Purpose: Poor oral health appears to be a risk factor for pancreatic cancer, possibly implicating the oral microbiota. In this pilot study, we evaluated the characteristics of the oral microbiota in patients with pancreatic ductal adenocarcinoma (PDAC), intraductal papillary mucinous neoplasms (IPMN), and healthy controls.
Methods: Forty newly diagnosed PDAC patients, 39 IPMN patients, and 58 controls, excluding current smokers and users of antibiotics, provided saliva samples. Common oral bacterial species were comprehensively surveyed by sequencing of the 16S rRNA microbial genes. We obtained measures of diversity and the mean relative proportions of individual taxa. We explored the degree to which these measures differed according to respondent characteristics based on individual interviews.
Results: PDAC cases did not differ in diversity measures from either controls or IPMN cases. PDAC cases had higher mean relative proportions of Firmicutes and related taxa, while controls had higher mean relative proportions of Proteobacteria and related taxa. Results were generally similar when comparing PDAC to IPMN cases. Among IPMNs and controls combined, younger individuals had higher levels of several taxa within the Proteobacteria. The only other variable consistently related to mean relative proportions was mouthwash use, with taxa within Firmicutes more common among users.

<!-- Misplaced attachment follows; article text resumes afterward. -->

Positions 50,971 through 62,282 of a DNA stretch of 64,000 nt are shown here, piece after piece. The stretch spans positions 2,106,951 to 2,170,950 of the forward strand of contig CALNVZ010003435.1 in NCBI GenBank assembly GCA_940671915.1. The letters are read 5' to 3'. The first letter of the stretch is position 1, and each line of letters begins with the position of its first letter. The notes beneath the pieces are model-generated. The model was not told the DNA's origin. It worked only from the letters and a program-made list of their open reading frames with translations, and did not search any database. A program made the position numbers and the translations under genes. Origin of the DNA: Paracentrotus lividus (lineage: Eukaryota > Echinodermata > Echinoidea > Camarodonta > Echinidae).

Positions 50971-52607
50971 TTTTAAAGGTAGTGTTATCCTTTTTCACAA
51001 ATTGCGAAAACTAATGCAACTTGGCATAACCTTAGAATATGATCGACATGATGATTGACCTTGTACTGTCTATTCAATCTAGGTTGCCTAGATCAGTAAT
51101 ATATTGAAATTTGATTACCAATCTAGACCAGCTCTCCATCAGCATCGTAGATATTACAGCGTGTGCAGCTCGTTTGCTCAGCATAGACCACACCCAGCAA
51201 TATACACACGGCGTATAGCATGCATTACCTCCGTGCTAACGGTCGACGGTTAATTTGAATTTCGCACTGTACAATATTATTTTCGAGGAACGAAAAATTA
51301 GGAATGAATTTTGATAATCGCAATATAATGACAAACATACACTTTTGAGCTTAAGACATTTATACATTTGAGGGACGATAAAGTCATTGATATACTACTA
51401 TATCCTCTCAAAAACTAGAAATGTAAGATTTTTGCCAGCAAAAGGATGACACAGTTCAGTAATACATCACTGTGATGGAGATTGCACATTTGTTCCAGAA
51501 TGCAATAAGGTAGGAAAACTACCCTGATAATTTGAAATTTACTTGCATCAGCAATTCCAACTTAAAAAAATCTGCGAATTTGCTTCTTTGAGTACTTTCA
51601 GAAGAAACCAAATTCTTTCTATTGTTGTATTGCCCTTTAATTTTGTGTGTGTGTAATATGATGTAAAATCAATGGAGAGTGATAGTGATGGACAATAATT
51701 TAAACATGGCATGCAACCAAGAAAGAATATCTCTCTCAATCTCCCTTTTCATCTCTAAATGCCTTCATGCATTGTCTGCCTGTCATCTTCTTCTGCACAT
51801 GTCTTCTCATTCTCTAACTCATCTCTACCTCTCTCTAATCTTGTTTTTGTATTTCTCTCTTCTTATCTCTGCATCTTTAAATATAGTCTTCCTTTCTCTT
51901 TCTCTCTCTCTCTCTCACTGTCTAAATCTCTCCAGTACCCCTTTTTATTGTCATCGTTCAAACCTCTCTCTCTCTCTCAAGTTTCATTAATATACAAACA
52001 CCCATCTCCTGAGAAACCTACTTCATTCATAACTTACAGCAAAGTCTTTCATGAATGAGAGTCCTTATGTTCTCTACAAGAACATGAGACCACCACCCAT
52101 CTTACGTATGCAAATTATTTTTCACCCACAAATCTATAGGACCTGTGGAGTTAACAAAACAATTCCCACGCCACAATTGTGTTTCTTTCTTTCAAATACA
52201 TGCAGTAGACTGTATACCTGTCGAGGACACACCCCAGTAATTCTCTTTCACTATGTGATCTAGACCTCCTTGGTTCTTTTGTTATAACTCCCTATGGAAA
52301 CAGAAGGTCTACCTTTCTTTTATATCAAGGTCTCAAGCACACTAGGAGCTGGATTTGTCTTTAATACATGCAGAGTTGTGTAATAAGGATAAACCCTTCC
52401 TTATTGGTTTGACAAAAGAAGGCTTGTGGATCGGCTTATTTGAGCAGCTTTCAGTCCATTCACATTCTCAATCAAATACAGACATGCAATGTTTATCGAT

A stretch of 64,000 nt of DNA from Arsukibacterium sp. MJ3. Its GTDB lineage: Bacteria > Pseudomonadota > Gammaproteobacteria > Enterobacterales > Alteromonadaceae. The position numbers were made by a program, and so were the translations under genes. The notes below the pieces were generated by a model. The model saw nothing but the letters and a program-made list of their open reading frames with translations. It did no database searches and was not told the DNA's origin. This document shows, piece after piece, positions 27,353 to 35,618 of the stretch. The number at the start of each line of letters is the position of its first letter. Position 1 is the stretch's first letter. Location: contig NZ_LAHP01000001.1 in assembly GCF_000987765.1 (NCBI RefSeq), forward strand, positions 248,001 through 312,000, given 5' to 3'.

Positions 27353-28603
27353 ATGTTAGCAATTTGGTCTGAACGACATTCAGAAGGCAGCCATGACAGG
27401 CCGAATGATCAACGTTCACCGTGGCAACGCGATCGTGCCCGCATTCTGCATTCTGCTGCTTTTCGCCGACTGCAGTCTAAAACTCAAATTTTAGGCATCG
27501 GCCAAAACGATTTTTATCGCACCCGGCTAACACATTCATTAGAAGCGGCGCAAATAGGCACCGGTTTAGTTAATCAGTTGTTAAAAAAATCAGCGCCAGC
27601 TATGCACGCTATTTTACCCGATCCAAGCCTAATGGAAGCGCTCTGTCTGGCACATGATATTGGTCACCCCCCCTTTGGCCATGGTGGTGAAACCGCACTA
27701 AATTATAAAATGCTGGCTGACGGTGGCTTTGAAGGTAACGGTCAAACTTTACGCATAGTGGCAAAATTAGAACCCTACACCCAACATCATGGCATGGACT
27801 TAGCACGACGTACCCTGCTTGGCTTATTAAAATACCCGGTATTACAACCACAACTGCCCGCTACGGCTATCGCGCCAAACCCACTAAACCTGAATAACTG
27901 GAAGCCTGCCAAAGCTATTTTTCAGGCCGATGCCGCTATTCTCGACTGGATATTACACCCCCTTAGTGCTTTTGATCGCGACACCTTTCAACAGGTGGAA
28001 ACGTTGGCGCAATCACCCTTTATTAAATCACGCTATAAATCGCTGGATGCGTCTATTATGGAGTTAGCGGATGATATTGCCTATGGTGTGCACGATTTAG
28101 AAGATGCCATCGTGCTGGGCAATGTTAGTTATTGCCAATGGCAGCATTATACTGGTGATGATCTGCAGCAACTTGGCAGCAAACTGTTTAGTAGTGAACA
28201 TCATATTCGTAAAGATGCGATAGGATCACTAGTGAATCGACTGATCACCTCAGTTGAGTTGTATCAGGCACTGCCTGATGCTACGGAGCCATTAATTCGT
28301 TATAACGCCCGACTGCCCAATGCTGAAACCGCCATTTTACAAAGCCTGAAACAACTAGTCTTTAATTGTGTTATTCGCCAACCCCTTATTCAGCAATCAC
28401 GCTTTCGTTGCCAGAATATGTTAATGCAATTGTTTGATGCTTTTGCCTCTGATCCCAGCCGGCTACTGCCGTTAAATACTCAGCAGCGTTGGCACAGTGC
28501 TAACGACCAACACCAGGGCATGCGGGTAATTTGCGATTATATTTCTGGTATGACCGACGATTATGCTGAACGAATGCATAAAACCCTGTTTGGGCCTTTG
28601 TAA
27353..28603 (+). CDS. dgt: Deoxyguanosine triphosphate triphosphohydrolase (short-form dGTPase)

Conclusions: While there were no differences in diversity of the oral microbiota among these groups, there were differences in the mean relative proportions of some taxa. Characteristics of the oral microbiota are not associated with most measures of oral health.
Keywords: Epidemiology; Intraductal papillary mucinous neoplasms; Oral microbiota; Pancreatic cancer.